retirement

Who Can Contribute to a Roth IRA?

Calculating “modified adjusted gross income” to see if you qualify is a little tricky.

I am trying to estimate my modified adjusted gross income for 2013 to find out whether I can contribute to a Roth IRA for 2013. I haven’t filed my taxes yet, so I’m not sure what my AGI is. How do I calculate whether I qualify?

The calculations are complex, so you might want to tackle your tax return before you decide to contribute. The deadline to open or contribute to a Roth for 2013 is April 15--the same day your tax return is due.

To calculate “modified adjusted gross income” for purposes of Roth IRA eligibility, take the adjusted gross income from the bottom of page 1 of Form 1040 for 2013, then subtract any amounts you converted or rolled over from a qualified retirement plan to a Roth IRA, then add back any deductions for contributions you made to a traditional IRA. Also add back any deductions for interest on student loans and for tuition and fees, exclusions of qualified bond interest, and a few other deductions. See Worksheet 2-1 in IRS Publication 590, “Individual Retirement Arrangements,” for a full list. (Incidentally, the definition of “modified adjusted gross income” is slightly different for other tax breaks, such as the subsidy to help pay health insurance premiums on the exchanges.)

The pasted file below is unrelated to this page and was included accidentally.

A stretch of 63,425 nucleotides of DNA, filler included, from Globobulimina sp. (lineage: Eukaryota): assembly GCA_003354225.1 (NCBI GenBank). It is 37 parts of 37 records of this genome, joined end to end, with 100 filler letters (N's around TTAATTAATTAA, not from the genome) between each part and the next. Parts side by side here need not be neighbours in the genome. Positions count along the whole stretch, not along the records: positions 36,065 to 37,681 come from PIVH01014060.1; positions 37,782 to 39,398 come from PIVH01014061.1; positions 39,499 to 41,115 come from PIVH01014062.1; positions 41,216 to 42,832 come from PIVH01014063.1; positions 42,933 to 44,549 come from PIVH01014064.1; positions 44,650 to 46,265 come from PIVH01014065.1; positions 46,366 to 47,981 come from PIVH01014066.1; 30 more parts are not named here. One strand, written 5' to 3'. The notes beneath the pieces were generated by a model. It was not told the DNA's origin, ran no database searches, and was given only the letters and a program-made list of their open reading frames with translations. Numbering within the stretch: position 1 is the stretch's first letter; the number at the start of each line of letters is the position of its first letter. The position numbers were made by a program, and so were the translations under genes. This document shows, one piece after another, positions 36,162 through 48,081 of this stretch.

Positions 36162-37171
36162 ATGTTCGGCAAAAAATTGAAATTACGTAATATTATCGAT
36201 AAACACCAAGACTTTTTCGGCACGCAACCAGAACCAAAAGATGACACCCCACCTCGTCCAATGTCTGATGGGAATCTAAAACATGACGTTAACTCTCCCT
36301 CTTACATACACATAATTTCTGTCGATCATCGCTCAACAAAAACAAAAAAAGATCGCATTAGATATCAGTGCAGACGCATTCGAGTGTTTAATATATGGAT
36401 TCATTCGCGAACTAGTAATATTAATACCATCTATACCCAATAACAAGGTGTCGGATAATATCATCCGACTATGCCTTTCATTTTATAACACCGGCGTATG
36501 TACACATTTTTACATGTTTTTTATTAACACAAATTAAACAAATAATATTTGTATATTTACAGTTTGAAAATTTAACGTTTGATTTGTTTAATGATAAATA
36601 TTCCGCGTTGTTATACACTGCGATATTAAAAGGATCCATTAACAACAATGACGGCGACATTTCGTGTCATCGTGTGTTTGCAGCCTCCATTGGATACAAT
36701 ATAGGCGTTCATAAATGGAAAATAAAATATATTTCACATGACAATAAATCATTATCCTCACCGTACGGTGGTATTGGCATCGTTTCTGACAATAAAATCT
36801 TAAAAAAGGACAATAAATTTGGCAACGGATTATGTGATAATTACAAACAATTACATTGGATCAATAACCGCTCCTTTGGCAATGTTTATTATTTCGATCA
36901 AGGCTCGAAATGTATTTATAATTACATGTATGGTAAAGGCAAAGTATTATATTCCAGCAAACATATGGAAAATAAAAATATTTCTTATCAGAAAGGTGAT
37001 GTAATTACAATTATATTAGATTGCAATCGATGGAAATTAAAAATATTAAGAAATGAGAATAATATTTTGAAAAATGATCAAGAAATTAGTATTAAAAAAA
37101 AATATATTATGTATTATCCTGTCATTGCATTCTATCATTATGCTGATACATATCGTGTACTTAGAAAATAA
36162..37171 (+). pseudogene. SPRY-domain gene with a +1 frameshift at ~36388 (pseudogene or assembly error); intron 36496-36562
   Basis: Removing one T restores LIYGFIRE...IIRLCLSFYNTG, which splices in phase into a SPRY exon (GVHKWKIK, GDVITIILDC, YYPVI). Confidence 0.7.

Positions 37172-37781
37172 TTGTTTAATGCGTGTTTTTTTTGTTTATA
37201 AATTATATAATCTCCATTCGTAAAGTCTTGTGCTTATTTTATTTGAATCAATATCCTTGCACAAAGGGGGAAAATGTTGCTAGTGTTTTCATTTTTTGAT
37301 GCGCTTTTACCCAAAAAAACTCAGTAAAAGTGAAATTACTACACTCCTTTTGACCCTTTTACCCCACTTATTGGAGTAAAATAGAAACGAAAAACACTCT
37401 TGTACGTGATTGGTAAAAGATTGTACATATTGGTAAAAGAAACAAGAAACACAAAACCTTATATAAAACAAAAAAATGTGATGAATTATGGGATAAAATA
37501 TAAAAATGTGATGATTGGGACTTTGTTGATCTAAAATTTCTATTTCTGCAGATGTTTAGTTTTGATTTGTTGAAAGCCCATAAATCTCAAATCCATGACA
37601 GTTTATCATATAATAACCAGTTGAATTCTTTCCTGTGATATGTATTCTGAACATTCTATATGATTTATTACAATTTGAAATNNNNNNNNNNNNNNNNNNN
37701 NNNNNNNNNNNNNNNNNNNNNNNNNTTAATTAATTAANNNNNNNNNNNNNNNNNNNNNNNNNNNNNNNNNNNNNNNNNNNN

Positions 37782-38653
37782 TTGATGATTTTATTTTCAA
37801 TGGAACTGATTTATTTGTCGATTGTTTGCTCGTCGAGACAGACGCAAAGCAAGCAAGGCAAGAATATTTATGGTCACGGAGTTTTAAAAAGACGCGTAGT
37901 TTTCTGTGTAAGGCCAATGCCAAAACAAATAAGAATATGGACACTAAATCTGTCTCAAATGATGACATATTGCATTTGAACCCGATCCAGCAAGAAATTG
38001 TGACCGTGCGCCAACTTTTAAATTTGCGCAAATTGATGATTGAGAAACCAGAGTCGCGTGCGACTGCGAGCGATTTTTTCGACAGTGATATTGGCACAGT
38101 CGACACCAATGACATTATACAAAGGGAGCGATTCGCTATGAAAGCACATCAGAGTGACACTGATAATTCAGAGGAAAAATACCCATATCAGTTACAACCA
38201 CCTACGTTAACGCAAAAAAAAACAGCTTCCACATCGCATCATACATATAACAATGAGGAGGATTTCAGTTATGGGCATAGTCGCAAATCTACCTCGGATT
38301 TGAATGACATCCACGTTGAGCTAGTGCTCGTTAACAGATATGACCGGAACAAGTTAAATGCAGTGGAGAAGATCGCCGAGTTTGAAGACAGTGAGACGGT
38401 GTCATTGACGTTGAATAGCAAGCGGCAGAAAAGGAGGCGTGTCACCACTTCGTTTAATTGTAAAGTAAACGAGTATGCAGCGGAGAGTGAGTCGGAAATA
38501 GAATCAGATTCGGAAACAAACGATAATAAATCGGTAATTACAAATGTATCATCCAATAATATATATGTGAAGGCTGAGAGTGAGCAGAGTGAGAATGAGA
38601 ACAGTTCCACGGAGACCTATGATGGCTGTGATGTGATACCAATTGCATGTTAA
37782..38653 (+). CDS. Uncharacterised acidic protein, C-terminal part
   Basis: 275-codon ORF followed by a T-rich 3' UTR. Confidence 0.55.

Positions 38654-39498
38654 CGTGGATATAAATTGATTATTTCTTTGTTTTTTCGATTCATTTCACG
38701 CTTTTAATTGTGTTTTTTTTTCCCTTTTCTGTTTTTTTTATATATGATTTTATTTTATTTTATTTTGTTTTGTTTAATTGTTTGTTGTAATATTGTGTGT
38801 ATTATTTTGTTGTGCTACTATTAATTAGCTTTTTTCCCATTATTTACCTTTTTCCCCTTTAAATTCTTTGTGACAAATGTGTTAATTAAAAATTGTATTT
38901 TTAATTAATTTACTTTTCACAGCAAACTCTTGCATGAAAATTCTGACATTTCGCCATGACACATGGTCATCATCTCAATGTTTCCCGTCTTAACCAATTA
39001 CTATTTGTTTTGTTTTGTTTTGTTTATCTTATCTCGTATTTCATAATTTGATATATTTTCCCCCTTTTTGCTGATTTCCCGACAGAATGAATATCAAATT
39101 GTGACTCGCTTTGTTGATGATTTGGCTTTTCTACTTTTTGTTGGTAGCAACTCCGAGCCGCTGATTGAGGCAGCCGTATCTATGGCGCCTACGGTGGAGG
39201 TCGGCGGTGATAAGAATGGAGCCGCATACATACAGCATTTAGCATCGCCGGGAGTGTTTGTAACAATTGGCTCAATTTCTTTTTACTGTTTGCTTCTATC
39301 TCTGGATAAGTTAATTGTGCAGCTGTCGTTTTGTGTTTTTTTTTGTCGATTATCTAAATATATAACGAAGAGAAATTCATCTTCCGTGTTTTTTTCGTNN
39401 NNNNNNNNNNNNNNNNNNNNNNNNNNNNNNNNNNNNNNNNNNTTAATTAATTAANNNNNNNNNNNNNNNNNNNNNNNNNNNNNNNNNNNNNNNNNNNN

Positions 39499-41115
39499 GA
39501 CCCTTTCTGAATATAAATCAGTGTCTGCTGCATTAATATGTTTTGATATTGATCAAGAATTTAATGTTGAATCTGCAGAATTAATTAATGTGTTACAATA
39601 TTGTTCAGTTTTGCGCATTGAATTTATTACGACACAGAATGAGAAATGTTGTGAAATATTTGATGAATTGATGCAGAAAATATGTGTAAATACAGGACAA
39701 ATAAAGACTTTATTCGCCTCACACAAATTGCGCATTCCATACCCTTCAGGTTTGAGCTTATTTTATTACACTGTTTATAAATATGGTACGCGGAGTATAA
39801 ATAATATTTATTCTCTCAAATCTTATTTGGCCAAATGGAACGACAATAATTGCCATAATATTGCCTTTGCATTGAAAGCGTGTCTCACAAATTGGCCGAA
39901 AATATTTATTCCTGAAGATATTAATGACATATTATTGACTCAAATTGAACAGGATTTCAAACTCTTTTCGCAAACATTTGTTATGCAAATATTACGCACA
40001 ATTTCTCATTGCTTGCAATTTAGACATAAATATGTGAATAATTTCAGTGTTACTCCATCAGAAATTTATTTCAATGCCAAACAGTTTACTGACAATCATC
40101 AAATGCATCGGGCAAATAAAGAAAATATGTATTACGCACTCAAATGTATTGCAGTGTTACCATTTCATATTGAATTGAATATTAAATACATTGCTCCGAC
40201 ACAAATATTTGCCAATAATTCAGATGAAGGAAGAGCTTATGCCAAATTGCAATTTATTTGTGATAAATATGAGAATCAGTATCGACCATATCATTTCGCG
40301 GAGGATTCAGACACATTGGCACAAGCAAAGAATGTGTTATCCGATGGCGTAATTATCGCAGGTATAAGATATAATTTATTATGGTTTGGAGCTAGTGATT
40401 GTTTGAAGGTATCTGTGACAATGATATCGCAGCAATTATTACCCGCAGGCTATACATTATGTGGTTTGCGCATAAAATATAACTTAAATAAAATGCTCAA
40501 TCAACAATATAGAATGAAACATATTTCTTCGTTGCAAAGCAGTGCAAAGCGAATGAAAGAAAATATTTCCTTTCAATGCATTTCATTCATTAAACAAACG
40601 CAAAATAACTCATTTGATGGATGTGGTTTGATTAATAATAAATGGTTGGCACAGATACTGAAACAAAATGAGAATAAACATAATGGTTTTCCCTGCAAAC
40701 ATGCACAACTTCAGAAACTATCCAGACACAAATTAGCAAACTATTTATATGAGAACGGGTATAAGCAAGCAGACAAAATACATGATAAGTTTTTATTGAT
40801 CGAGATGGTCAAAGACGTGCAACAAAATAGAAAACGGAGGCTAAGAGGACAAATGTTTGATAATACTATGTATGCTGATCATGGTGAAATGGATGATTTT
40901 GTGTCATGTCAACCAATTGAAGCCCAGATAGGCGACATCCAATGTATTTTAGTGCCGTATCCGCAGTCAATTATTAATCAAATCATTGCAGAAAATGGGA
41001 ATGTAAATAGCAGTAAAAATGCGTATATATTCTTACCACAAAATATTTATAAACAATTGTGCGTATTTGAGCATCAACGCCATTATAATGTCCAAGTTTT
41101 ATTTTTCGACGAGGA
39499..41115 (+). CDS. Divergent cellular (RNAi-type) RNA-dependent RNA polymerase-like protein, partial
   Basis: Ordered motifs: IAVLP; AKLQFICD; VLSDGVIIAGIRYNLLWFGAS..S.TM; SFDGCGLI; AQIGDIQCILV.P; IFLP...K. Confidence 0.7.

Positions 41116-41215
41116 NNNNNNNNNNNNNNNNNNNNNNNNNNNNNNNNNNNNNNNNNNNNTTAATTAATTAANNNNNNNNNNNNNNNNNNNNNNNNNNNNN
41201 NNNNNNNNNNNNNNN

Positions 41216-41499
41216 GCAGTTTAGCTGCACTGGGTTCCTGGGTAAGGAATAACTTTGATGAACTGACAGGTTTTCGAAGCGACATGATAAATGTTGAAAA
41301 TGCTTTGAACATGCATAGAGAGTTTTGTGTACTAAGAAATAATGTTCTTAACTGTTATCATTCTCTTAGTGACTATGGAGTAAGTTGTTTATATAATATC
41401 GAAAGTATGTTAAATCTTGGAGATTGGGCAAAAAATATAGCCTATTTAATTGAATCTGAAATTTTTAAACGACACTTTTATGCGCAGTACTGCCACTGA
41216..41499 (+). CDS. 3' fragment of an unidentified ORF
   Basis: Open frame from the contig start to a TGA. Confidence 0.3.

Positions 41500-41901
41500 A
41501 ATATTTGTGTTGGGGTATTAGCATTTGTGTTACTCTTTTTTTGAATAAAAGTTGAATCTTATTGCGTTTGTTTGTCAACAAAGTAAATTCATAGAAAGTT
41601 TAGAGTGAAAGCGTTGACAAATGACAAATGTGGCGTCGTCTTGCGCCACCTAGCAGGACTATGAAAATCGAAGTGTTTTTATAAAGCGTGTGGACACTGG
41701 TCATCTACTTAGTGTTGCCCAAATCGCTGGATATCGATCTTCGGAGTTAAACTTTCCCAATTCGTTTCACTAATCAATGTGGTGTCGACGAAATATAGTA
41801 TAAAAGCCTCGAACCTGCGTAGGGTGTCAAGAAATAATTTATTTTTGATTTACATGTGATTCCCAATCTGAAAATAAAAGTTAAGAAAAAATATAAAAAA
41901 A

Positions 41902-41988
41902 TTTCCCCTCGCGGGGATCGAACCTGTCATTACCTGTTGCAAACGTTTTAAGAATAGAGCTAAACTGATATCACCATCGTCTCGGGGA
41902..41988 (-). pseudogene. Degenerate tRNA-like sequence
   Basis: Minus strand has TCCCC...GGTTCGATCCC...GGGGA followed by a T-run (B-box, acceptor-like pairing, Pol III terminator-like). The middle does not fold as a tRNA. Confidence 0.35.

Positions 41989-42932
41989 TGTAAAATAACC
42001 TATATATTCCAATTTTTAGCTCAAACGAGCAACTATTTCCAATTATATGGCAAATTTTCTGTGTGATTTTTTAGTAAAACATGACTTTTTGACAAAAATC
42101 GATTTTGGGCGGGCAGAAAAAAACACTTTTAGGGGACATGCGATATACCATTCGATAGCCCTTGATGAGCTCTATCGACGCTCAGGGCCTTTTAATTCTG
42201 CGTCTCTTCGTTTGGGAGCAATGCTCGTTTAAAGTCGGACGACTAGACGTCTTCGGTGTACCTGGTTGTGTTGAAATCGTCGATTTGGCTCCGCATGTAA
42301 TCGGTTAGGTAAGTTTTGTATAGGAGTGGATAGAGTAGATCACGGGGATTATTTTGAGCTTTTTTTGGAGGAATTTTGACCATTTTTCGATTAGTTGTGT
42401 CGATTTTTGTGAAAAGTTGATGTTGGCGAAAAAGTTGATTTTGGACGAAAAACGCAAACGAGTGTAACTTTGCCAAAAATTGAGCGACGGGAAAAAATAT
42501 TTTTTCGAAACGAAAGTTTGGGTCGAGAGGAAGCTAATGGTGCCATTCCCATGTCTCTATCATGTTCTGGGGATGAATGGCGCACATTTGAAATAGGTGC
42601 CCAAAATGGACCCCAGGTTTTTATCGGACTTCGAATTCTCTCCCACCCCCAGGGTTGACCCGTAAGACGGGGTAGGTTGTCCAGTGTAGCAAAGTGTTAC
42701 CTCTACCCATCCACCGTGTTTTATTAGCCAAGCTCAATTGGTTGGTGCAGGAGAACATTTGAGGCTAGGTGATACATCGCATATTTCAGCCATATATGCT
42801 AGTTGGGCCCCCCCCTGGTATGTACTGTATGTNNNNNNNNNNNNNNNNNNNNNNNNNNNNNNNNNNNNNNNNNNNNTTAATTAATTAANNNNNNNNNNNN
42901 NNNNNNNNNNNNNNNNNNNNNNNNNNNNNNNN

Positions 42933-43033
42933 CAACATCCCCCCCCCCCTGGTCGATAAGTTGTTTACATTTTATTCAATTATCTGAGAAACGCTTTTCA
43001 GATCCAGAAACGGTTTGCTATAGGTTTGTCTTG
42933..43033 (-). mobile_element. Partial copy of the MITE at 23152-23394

You can contribute up to $5,500 to a Roth IRA for 2013 or 2014, or $6,500 if you’re 50 or older. The amount you can contribute starts to phase out if your modified adjusted gross income for 2013 was more than $112,000 if you’re single or $178,000 if married filing jointly. See Worksheet 2-2 in IRS Publication 590 for help with the calculations. The income limits are slightly higher for 2014 contributions (see my column for the specifics). See Undoing a Roth IRA for information about your options if you discover your income crossed the limits after contributing to a Roth.

And if you’re married and your joint income falls within the Roth IRA limits, your spouse can contribute to a Roth IRA, too -- even if he or she isn’t working -- as long as one of you has earned income from a job. See Often Overlooked Opportunities to Save in a Roth IRA for more information about spousal IRA rules.

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